Praised by The Washington Post for her “consistently beautiful sound,” American mezzo-soprano Sarah Mesko is rapidly gaining attention for her “rich mezzo soprano” voice and musicality.
In the 2016-2017 season, Sarah Mesko makes her Metropolitan Opera debut as the Second Lady in The Magic Flute. She will also be heard in recitals with the Dallas Opera at the Dallas Museum of Art; at the University of Arkansas and Henderson State University in Arkansas; and with tenor Paul Appleby for the George London Foundation at the Morgan Library in New York City. She will sing Mozart’s Requiem with the Mercury Orchestra in Houston and appear as Dejanira in Hercules and in Beethoven's Missa Solemnis with the Oregon Bach Festival. In the 2017-2018 season she will return to the Metropolitan Opera to sing Ines in Il Trovatore and Second Lady in both the German and English-language productions of The Magic Flute, and to cover Arsace in Semiramide and Le Prince Charmant in Cendrillon.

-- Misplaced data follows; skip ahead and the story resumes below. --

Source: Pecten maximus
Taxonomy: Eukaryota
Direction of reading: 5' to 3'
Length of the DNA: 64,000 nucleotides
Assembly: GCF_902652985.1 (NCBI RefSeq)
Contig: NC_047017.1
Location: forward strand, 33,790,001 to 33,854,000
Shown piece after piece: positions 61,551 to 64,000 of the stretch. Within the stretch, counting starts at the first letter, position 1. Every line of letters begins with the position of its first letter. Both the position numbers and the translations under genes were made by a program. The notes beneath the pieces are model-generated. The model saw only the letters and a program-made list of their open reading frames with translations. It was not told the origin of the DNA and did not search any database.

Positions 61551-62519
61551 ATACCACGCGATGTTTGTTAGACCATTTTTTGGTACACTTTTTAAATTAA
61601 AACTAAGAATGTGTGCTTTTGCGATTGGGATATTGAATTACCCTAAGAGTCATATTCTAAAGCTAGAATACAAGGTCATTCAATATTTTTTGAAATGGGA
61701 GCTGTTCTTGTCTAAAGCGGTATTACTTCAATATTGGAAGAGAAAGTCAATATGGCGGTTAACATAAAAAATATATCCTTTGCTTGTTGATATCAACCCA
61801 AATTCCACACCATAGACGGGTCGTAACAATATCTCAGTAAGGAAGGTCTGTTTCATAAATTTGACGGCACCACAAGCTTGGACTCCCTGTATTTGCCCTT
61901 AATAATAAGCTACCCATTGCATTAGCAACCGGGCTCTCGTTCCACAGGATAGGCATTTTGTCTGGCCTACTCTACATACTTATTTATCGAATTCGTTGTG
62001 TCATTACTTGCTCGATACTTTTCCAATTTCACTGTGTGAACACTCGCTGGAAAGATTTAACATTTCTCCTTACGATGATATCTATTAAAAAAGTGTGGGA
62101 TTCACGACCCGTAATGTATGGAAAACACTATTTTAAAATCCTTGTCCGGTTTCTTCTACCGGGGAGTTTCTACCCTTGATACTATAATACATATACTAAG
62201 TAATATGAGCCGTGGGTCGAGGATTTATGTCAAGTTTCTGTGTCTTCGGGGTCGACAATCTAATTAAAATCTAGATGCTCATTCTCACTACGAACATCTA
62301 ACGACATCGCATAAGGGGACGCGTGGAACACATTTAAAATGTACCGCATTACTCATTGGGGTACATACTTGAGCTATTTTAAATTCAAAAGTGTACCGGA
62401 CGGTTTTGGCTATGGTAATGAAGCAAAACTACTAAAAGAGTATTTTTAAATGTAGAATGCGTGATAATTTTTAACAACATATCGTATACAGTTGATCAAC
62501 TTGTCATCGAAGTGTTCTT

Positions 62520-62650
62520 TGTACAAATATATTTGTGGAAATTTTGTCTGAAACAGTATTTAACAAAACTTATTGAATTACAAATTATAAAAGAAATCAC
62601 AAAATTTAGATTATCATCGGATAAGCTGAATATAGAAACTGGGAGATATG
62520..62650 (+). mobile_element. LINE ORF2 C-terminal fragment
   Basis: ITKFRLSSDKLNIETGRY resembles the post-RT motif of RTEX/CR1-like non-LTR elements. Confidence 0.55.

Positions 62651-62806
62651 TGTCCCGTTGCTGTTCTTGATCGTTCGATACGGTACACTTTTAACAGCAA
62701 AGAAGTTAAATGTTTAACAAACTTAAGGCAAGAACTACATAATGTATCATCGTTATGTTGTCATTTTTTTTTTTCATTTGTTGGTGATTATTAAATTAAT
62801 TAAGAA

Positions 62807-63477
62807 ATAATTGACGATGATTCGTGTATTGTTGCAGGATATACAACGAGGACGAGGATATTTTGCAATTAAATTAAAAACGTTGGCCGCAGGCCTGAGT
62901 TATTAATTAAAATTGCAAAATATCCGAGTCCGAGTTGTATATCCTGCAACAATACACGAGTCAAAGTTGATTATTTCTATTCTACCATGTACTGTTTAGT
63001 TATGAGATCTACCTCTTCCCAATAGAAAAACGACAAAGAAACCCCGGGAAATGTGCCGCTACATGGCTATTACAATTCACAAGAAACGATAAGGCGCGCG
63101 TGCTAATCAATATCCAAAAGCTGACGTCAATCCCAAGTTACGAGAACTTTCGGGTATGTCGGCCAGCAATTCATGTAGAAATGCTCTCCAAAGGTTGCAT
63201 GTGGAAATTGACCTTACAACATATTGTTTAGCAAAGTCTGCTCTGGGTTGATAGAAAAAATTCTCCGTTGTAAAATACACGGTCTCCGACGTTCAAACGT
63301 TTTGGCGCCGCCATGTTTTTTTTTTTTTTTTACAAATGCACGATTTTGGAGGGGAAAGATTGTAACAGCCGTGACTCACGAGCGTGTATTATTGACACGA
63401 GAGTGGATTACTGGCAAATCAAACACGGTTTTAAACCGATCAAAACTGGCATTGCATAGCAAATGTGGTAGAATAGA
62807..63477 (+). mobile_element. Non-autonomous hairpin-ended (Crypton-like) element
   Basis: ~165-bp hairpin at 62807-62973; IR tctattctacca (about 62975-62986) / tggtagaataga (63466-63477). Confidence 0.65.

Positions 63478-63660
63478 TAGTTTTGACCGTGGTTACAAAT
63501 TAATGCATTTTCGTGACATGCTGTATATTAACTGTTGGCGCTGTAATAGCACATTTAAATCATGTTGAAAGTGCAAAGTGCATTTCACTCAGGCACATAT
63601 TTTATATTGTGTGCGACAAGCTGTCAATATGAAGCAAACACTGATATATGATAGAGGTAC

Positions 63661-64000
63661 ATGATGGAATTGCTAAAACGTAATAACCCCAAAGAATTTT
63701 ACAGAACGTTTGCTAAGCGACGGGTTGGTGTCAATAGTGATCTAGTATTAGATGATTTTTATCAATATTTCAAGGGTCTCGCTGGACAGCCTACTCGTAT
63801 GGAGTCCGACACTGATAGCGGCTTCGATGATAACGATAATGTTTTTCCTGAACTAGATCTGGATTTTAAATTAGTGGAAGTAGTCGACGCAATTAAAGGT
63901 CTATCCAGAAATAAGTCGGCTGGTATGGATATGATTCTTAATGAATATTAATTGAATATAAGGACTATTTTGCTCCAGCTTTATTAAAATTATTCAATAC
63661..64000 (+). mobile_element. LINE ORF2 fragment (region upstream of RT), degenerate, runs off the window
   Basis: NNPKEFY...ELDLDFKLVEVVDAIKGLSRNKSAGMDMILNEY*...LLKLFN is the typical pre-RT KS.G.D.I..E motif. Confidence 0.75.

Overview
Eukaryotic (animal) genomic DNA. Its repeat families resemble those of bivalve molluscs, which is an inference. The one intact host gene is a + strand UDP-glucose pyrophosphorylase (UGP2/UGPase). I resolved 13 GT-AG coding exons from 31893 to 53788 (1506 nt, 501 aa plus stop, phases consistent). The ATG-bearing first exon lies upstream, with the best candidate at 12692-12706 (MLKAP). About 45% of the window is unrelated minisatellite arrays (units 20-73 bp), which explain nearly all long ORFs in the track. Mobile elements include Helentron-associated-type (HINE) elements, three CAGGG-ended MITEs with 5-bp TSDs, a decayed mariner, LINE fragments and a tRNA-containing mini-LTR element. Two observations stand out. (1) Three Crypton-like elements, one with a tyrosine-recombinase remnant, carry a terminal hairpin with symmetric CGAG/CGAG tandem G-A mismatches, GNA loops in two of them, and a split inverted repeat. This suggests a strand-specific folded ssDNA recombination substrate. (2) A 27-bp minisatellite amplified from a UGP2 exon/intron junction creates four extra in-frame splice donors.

Sarah Mesko began the 2015-2016 season in her role debut as Carmen at Washington National Opera in the Domingo-Cafritz Emerging Artists performance. She joined the Metropolitan Opera for their Rising Stars concert tour across the United States and also covered Malcolm in La donna del lago on the mainstage. In concert, she appeared with the Columbus Symphony in Alexander Nevsky and with the Mercury Orchestra in Beethoven’s Ninth Symphony. Recently, Ms. Mesko debuted at the Glimmerglass Festival in Vivaldi’s Catone in Utica to great acclaim. She was seen at Washington National Opera as the Second Lady in Die Zauberflöte and made her debut at Houston Grand Opera as Mrs. Segstrom in A Little Night Music. In concert, she appeared with Ars Lyrica, the Bach Society of Houston, and Mercury Baroque in Houston.